February 1, 2004
The biophysical features of Kirkpatrick Prairie include beaver ponds, moist meadows, and parkland.
The Kirkpatrick Prairie is a highly variable natural area with a largely intact native prairie. As Alberta has experienced significant losses of important native prairie habitat, it is imperative that we limit surface disturbance of our remaining native grasslands.
The Kirkpatrick Native Prairie is an Environmentally Significant Area of Alberta, located west of Red Deer and south of Highway 12. Kirkpatrick Lake borders the western edge of this natural area and is a lake of significant waterfowl production.
The Kirkpatrick Prairie has an estimated 50-75% native prairie remaining, making it an internationally significant area. Natural subregions include both dry mixedgrass and northern fescue.
As Alberta has experienced significant losses of important native prairie habitat, it is imperative that we limit surface disturbance of remaining native prairie.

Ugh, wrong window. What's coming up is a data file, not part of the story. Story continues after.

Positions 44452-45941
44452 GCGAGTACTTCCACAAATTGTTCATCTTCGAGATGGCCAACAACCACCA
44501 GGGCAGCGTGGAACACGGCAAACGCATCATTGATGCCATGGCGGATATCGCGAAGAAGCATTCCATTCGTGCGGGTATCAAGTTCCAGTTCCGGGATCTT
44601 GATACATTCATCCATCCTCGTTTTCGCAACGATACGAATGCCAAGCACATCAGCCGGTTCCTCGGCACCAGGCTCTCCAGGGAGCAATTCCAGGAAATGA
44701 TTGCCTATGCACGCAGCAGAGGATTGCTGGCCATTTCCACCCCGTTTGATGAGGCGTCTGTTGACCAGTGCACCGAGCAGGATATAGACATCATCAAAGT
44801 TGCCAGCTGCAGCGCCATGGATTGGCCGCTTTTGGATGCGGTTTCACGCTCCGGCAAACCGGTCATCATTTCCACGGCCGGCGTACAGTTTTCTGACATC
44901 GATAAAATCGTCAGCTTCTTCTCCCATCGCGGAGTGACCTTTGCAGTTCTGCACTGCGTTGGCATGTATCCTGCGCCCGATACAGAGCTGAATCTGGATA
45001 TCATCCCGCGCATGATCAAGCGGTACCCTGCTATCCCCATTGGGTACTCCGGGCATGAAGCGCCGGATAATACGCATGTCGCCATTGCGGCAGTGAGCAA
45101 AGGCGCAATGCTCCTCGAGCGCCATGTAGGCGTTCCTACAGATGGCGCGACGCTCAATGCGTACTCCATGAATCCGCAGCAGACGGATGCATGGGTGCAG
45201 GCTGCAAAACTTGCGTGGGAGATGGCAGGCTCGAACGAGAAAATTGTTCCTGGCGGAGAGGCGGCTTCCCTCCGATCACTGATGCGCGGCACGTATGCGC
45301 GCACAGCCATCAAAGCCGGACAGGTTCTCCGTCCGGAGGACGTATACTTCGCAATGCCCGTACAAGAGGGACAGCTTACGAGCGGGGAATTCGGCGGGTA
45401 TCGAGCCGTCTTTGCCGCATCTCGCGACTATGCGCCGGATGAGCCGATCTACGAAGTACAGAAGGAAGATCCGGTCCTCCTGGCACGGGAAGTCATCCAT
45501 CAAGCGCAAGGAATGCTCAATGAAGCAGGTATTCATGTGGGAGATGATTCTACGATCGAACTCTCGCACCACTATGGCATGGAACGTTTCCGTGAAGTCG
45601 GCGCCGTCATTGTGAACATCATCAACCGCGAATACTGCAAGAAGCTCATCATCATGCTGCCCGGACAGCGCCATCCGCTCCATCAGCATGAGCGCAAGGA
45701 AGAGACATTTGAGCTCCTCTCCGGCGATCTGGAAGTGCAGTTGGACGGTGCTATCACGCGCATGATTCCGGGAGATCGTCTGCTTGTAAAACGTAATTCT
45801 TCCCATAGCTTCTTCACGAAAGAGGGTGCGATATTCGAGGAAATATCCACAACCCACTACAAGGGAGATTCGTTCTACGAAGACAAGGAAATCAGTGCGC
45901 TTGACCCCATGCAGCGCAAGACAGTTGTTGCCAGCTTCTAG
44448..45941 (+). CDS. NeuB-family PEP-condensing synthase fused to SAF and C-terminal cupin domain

Another letter by Conservation Biologist Lara Smandych is sent to the Minister of Energy regarding the fate of several leases in the Kirkpatrick Prairie area of concern. It is another plea to the Energy Minister that more of Alberta’s diverse natural regions and sub-regions need to be protected.
Letters are written to the Minister of Energy Murray Smith by AWA Conservation Specialist Tamaini Snaith and Conservation Biologist Lara Smandych on behalf of the association opposing the sale of several leases in the Kirkpatrick Prairie area of concern. The letters are to ensure that the leases currently located within the Kirkpatrick Prairie ESA are protected and contribute to the conservation of Alberta’s wilderness.
March 31, 1997
Kirkpatrick Native Prairie is identified as an environmentally significant area (ESA) for the presence of ground moraines, sandy plains, dune fields, streams, wet meadows, and alkali wetlands. The site has the potential for becoming a level 1 Natural History Theme (NHT), as conditions found in the area are under-represented in current protected areas. The area which has been identified as Northern Fescue and Dry Mixedgrass sub-regions is 50-75% native prairie with the remaining 25-50% representing patches of cultivation and lightly grazed areas. The land is excellent habitat for for rare avian species.
October 1, 2001